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I am advising that we do more personal worshipping than corporate worshipping. If we are constantly worshipping God, when we show up for a time of corporate worship we will already be worshipping, so it will be easy to continue doing so.

I fear most believers in America today show up at a corporate worship service totally unprepared in heart and mind and they expect the musicians and the speaker to lead them into worship. Many do not experience true worship because they have not prepared their souls for it.

A corporate worship experience is fraught with many distractions that pull us away from worshipping. Although we know we should be communing with God, we also know others are around us, so we wonder if they think we are singing well or poorly, if they think we should raise our hands more often or not as much, or if they like how we are dressed. In contrast personal times of worship connect us with God because He is our only audience. That is the way it should always be, but unfortunately, if other people are around us, they usually become our audience too.

 The sad reality is that Satan has tricked us into putting ourselves at the center of corporate worship instead of God. Listen to the complaints that people have about worship services and you will hear the word “I” used often. “I like a different type of music. I think the preacher uses too many stories; and that other preacher doesn’t use enough stories. I think the sanctuary is too hot (or too cold). I think the service is too long.” The complaints go on and on, with “I” being the key to all of them. Where is God in that?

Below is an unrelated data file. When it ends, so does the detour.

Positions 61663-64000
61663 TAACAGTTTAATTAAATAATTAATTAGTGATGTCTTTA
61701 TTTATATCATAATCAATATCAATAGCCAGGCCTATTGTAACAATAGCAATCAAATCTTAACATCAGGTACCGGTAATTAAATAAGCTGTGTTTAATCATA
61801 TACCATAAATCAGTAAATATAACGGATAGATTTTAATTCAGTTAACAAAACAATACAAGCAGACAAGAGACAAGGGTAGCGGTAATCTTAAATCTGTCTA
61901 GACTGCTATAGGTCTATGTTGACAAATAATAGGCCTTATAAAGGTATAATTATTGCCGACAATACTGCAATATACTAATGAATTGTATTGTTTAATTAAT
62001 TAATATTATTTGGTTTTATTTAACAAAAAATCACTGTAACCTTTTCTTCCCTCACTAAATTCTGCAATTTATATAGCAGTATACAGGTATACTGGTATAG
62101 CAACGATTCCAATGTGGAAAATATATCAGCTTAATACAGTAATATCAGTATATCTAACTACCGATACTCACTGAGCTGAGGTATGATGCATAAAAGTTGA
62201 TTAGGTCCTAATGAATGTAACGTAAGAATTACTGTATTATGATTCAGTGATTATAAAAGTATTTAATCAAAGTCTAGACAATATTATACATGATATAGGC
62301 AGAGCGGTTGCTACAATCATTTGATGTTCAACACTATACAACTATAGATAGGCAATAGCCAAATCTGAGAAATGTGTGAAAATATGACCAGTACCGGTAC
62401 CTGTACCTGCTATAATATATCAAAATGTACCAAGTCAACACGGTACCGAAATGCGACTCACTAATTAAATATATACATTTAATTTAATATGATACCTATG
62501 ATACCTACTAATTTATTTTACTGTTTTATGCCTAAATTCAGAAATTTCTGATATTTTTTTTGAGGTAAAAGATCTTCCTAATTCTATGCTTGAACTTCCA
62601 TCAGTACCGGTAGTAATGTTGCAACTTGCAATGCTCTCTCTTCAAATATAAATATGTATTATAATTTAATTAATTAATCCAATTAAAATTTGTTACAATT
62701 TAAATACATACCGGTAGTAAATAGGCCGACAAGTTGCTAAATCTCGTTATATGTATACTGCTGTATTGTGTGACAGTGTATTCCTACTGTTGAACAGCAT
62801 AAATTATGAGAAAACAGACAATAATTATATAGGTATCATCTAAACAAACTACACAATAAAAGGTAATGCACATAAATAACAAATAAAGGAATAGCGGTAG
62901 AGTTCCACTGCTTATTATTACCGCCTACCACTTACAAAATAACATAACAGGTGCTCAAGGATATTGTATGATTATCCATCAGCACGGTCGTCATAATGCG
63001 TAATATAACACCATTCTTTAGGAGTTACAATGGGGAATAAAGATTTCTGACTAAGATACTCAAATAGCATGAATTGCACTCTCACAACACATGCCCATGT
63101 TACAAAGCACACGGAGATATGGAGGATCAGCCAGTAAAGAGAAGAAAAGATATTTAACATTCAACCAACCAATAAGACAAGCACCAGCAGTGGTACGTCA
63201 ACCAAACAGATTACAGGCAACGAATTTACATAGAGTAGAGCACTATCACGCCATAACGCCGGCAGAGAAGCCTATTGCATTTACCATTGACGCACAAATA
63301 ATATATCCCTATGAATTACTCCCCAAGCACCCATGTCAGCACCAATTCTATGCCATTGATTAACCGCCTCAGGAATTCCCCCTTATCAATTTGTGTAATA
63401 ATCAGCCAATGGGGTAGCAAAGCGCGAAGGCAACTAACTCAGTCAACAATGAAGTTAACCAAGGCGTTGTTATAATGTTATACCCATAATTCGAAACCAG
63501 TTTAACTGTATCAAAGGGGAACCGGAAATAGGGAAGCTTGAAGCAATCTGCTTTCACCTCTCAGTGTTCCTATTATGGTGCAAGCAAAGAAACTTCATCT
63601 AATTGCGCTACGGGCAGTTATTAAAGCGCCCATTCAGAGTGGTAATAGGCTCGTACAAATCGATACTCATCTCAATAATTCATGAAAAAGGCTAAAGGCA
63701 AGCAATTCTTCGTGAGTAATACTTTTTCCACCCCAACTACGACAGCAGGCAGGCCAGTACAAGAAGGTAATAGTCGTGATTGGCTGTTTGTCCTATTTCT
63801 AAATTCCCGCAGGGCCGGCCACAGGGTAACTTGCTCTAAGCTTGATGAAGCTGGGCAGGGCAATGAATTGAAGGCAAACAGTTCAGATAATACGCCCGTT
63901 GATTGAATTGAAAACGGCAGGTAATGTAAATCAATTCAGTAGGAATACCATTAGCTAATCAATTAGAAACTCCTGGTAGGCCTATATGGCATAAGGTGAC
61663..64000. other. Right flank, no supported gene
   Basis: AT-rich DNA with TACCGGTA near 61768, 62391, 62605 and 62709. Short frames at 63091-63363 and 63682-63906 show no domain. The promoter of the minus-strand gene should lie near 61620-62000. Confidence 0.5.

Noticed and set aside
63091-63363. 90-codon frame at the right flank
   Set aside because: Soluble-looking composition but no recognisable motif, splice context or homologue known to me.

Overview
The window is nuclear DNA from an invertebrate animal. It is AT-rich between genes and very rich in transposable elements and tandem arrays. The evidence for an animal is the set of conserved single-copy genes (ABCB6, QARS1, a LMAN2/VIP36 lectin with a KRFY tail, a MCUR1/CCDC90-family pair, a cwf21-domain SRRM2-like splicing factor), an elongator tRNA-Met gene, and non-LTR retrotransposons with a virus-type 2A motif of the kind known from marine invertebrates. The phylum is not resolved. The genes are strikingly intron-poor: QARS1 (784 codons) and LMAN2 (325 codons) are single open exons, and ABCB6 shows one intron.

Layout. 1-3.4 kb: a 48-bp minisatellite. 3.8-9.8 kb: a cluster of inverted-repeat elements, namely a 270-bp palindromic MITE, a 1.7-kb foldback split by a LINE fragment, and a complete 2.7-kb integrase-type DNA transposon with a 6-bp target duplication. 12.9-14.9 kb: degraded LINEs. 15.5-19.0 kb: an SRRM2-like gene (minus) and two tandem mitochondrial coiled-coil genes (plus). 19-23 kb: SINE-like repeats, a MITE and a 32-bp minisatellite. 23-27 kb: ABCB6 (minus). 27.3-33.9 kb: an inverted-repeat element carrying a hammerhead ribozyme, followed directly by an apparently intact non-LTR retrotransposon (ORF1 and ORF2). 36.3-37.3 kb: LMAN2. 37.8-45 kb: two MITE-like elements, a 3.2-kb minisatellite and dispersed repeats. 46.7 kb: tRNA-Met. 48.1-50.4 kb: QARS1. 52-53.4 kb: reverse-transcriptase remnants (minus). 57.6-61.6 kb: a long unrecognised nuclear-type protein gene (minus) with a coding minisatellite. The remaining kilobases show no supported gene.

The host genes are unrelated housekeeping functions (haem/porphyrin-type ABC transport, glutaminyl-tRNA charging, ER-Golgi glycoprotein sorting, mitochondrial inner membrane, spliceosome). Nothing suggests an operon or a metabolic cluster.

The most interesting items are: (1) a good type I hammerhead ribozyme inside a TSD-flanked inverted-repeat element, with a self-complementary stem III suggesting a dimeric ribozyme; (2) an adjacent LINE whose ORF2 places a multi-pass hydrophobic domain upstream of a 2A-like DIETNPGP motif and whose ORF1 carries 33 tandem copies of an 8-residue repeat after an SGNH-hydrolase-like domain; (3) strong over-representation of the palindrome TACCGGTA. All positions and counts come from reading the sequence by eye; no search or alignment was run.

True worship cannot be about me. But corporate worship is often made about me (thus it is not worship at all). These gatherings have all the trappings of worship, music, prayer, and scriptural teaching, so we think that if we go to these gatherings we have worshipped. Others may be worshipping around me but that does not mean I am worshipping.

 Worship is vertical. Fellowship is horizontal. When we gather we have fellowship. We should also worship. And we should be encouraged in our worship by others who are worshipping around us. But if we make it about us it is not worship at all.

True worship is always a personal experience. On Sunday mornings there may be others around me, but my vertical connection to God is a personal matter. Thus we need to develop times of personal worship throughout the week. During these times of personal worship, I cannot make it about me. When I am alone with God there is no one to be concerned about except my singular audience—God.

The next lesson is God-glorifying Prayer


1: Ps 134:1

"Bless YHVH all you servants of YHVH who stand by night in the presence of YHVH.”


Leslie Ludy, Authentic Beauty, p. 184.